Though they may not have the best relationship before Polonius is murdered, it was clear that Laertes feels it to be essential that he proves his love for his father after his father has passed. The question is, does Laertes always have a passion for his father, and if not, why does he feel that he has to take revenge for his father’s honor in the second half of the play? Polonius says to King Claudius before Laertes’s departure, “He hath, my lord, wrung from me my slow leave/ By laboursome petition, and at last/ Upon his will I sealed my hard consent. / I do beseech you give him leave to go. (I. ii). These lines show that Polonius is reluctant to let his son leave.
When Laertes finally reaches France, it is discovered by us readers that Polonius still has little faith in his son to take care of himself. However, to keep an eye on his son, Polonius still orders his servant to France to secretly spy on Laertes and to make sure that he is doing alright. Polonius loves his son and daughter in a protective manner. That’s why he gains Laertes and Ophelia’s admiration. Similar to Laertes, Hamlet devotes his later life to an attempt of retribution to his father’s death.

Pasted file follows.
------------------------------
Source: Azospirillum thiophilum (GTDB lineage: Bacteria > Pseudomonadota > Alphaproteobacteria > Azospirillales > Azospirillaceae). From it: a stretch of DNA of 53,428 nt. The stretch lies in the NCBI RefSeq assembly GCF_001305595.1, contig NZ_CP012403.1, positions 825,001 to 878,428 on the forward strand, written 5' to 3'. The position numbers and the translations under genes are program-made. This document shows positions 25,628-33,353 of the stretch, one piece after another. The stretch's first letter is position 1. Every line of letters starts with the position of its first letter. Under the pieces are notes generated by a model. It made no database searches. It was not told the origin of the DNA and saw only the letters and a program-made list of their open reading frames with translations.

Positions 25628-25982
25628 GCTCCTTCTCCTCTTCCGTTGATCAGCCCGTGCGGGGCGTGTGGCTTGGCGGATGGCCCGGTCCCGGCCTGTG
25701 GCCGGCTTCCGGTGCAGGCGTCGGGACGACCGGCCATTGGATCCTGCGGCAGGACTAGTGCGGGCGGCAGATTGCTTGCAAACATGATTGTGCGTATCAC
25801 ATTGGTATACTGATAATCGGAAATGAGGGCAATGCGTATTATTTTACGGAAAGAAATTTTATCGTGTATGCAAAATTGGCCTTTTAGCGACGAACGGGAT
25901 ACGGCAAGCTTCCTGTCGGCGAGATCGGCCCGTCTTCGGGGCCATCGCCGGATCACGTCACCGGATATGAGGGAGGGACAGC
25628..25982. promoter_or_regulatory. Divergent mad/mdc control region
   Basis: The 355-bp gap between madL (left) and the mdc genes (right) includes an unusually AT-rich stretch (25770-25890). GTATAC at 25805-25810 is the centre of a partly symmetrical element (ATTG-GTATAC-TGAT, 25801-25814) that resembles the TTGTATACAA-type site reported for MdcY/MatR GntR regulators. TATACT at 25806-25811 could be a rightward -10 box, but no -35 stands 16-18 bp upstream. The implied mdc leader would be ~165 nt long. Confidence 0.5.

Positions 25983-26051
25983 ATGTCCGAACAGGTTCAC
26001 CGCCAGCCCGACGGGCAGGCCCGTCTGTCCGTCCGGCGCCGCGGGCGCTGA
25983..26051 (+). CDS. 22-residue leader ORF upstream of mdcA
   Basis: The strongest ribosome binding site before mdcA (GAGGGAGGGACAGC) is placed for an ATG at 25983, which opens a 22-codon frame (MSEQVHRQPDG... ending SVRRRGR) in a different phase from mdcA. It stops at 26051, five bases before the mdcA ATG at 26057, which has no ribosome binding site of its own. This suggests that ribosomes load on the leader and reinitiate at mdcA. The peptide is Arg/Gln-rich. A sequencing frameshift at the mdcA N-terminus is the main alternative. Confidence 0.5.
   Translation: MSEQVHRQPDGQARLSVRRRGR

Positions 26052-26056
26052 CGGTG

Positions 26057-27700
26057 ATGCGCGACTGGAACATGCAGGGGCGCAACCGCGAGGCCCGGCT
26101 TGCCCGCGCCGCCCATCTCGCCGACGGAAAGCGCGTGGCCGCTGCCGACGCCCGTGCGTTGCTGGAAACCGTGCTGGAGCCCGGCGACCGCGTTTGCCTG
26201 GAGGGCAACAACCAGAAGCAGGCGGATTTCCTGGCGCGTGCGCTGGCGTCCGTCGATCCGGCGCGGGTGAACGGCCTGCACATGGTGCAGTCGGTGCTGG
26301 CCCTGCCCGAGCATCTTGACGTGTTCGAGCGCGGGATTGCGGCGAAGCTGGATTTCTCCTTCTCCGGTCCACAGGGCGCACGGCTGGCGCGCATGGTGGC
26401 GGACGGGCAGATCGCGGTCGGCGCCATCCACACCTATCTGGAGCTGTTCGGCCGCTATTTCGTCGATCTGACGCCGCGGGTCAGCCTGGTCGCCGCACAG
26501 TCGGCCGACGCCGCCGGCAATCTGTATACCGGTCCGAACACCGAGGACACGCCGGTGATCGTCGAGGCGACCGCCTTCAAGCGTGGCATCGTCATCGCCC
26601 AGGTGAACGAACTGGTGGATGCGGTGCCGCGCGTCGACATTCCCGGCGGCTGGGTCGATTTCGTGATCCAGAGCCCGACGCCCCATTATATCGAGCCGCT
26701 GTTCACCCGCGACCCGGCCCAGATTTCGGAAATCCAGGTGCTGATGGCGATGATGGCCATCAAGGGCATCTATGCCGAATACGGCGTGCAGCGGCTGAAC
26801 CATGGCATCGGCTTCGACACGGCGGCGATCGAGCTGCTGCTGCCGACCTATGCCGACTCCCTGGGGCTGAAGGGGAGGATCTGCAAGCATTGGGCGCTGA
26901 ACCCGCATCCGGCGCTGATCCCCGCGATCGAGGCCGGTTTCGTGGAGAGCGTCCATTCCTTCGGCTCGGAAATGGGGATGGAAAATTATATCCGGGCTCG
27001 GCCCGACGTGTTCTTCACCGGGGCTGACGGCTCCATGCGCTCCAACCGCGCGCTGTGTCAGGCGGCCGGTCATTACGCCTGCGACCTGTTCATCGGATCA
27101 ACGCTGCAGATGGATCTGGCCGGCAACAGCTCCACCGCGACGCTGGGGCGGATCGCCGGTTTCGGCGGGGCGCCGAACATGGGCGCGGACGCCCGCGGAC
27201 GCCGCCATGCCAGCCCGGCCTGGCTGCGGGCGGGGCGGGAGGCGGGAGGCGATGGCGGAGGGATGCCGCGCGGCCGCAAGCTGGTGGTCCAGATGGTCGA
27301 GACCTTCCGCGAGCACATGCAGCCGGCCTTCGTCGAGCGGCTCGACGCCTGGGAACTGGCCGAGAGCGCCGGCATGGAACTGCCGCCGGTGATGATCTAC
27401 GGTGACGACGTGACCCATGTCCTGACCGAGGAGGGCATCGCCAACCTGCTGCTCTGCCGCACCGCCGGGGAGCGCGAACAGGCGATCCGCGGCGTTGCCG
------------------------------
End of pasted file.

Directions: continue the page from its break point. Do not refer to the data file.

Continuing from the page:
Hamlet looks up to his father because he feels that he is a great leader and the bravest man that he has known, as Hamlet mentions, “so excellent a king” (I. ii). These lines, “See, what a grace was seated on his brow:/ Hyperions curls, the front of Jove himself;/ An eye like Mars, to threaten or command;/ A station like the herald Mercury,” shows that Hamlet is willing to revenge for his father. His act of taking revenge may not completely come from love, but at least it represents the responsibility from a son to his father.